Monday, August 1, 2011

Differences of opinions – a note to readers

One of the things that I've found in reading a number of on-line posts is that many times individuals will have different opinions. One of the things I've said many times is that and individuals view of the world will depend upon where they sit.In procurement there are tops down views that senior managers have, there are bottom up views that buyers have and there are cross views that supplier and commodity managers have. The same applies to opinions on contracts. How you feel about what's best for a particular subject will always depend upon where you sit (the country you live in and the legal system you deal with. Your view will also depend upon the types of contracts and suppliers that you deal with. This means that for every general rule there may be on what's best, there will always be exceptions.

For example, in a discussion about the best approach to resolve disputes some argued arbitration, some argued mediation, and others argued litigation. The individual that argued mediation was a mediator so his view of what was best was influenced by his view of the world. An individual that argued arbitration was from India. So I looked to see why he might have had that view and found that the average time period for a case in Indian courts to be resolved was fifteen years. I could understand his view that for him arbitration was probably the best approach. An individual that argued litigation as a way of resolving disputes was from the U.S.where the time is much shorter and the cost of litigation is much higher.In using litigation disputes are usually settled well before the parties would go to court just to avoid the full expense of litigation.

I always welcome different opinions.I would encourage individuals to also share why they have a different opinion. It may be simply because they have a different view of the topic because they have a different view of the world.


Getting To Know Your Customer

I’ve always been of the opinion that a strong relationship with your internal customer is an important part of writing contracts. Many times when I’ve been asked to support a new customer I would approach them and ask them if I could temporarily sit in their location so I could better understand the group and their needs.
What I wanted was to learn more about their business and their needs. I wanted to learn the issues that were important to them and the issues they had little concern about. I wanted to learn what drove their business and what they would consider being a success. I wanted to learn what was important to them. Was it cost? Was it schedule or time to market? If there was a major purchase they were making I wanted to understand why they were making it or what problem they were trying to solve. I wanted to learn from their past experience in terms of problems they had experienced in the past. I wanted to understand their business and the impact problems would have on their business. I would ask a lot of questions. The time I spent doing this I considered an investment in being able to both support them better and also to help me do my job better. It also helped build a stronger, more open relationship with the customer. If you help them meet their goals, the majority businesses and business managers that I’ve dealt with will also work with you to help you meet your goals.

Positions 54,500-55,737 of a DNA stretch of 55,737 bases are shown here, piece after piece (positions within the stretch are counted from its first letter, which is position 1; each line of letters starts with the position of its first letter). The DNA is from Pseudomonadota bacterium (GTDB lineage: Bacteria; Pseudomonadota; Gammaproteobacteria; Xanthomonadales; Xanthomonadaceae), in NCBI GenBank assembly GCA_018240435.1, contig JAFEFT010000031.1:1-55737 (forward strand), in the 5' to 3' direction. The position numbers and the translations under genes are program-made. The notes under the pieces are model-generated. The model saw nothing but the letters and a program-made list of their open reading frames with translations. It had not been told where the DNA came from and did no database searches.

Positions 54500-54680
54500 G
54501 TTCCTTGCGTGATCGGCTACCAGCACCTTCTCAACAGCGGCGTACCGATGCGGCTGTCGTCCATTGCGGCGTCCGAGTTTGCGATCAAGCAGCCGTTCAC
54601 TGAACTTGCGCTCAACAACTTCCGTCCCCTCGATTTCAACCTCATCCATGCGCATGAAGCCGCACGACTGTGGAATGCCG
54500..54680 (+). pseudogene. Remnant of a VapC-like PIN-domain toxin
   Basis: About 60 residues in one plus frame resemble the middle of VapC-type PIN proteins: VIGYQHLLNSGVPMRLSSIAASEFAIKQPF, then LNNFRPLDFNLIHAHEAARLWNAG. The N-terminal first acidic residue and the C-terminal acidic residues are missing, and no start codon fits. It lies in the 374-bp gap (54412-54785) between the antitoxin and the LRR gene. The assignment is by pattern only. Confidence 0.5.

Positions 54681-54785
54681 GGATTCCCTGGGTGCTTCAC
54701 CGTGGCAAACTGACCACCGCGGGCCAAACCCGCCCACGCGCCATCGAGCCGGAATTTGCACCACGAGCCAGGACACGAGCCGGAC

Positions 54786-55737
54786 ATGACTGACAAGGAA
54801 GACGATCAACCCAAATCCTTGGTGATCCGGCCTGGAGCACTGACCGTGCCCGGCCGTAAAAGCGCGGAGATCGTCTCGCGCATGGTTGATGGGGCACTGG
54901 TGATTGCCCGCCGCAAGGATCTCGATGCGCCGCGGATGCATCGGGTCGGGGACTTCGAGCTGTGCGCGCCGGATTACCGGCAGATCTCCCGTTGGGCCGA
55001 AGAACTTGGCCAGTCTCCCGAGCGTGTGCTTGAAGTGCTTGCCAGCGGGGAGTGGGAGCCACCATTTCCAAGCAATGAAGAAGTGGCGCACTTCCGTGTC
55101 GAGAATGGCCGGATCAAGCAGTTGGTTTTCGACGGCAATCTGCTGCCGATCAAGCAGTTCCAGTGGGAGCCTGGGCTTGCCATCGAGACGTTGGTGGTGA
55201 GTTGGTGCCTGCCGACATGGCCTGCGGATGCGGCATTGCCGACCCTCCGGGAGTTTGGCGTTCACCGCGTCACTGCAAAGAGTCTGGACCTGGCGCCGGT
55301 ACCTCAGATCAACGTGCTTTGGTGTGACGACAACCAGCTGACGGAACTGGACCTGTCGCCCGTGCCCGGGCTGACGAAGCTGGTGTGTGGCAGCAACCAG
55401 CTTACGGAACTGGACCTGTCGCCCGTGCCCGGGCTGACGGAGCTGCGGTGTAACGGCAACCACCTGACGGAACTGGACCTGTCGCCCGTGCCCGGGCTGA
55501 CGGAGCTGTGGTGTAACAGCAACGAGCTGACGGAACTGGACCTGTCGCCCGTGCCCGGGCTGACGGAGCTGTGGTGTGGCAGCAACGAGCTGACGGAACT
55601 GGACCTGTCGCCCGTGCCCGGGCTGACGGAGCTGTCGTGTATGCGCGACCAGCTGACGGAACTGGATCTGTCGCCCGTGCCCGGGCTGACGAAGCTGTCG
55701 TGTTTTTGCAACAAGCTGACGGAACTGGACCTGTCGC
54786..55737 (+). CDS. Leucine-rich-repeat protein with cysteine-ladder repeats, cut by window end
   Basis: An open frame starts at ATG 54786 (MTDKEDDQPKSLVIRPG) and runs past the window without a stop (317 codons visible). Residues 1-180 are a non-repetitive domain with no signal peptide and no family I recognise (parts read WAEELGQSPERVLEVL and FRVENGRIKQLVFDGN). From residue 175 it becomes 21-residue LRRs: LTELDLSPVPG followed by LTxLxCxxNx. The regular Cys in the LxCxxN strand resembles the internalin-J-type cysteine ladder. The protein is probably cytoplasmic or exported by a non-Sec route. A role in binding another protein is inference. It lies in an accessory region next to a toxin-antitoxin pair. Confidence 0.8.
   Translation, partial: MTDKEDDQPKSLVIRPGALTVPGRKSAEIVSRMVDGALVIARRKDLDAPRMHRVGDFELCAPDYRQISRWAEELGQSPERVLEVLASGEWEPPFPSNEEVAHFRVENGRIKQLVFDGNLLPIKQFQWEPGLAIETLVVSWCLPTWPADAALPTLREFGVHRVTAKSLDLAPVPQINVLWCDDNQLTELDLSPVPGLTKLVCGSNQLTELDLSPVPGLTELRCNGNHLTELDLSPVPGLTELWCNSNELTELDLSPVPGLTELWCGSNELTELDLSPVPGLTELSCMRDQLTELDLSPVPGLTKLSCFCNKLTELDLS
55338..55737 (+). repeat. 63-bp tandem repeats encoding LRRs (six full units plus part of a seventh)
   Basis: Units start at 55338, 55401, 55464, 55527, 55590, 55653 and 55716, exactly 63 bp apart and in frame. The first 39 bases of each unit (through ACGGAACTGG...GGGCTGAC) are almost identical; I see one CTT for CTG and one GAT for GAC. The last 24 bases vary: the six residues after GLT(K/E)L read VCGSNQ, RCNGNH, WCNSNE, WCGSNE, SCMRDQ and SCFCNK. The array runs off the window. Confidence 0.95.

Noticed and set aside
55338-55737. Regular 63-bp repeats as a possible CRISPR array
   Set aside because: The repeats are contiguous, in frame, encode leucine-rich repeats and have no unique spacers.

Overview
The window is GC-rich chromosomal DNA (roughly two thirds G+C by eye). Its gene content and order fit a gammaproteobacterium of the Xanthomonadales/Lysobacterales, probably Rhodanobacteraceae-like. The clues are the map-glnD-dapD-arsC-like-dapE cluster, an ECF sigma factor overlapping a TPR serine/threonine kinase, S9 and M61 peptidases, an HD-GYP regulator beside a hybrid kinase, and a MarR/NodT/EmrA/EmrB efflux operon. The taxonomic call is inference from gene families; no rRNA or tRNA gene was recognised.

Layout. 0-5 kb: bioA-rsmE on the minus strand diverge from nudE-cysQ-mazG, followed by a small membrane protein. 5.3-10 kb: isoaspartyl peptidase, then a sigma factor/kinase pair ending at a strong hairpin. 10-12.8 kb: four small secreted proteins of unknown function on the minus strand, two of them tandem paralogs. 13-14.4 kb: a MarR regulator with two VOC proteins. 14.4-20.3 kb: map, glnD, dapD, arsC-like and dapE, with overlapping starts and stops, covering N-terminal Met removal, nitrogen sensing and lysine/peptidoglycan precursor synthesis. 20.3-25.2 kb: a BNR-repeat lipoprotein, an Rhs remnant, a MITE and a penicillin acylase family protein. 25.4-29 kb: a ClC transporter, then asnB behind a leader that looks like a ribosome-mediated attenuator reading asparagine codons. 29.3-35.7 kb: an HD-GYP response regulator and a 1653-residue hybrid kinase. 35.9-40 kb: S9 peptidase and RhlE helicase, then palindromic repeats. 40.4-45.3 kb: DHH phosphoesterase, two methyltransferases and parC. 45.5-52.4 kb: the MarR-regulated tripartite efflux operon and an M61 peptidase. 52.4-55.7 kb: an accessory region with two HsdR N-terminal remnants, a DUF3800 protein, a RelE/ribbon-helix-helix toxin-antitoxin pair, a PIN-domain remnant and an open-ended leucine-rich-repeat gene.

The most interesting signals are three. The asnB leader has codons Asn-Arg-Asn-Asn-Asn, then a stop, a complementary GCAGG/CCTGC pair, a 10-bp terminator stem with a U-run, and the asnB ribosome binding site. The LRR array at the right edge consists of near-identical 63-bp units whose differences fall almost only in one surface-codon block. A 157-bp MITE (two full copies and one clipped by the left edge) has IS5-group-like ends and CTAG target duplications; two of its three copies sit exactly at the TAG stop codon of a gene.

There are many advantages that you gain when you make this investment:

1. The more you know about the customer’s business, their problem and what they need or want, the more prepared you for being able to qualify the right suppliers to involve in the bid or proposal process. When you select the right suppliers for the work, you should have fewer problems.

2. The process provides you with key information you can use when reviewing purchase documents that are initially prepared by the group. If you fully know their operation, you can ask why something isn’t included or why something needs to be different from their norm. The better the document meets the needs of the business, the fewer the problems you should have.

3. Knowing a customer’s business, concerns and the real impact problems would have on their operation helps in structuring the contract and preparing contract terms to help manage against the problems that affect the customer. It also provides you with the information needed to include terms that help meet their needs. If your contract and terms are structured to meet the customer’s needs you should have fewer problems and less changes.

4. Understanding the customer’s business is immensely helpful in negotiating contract terms as it allows you to easily explain the problem or problems a supplier’s position or approach will have on the customer’s operations and why you simply can’t accept it.

5. If you build a strong relationship with a customer, when your management solicits feedback about the relationship and your performance, you will have a strong supporter.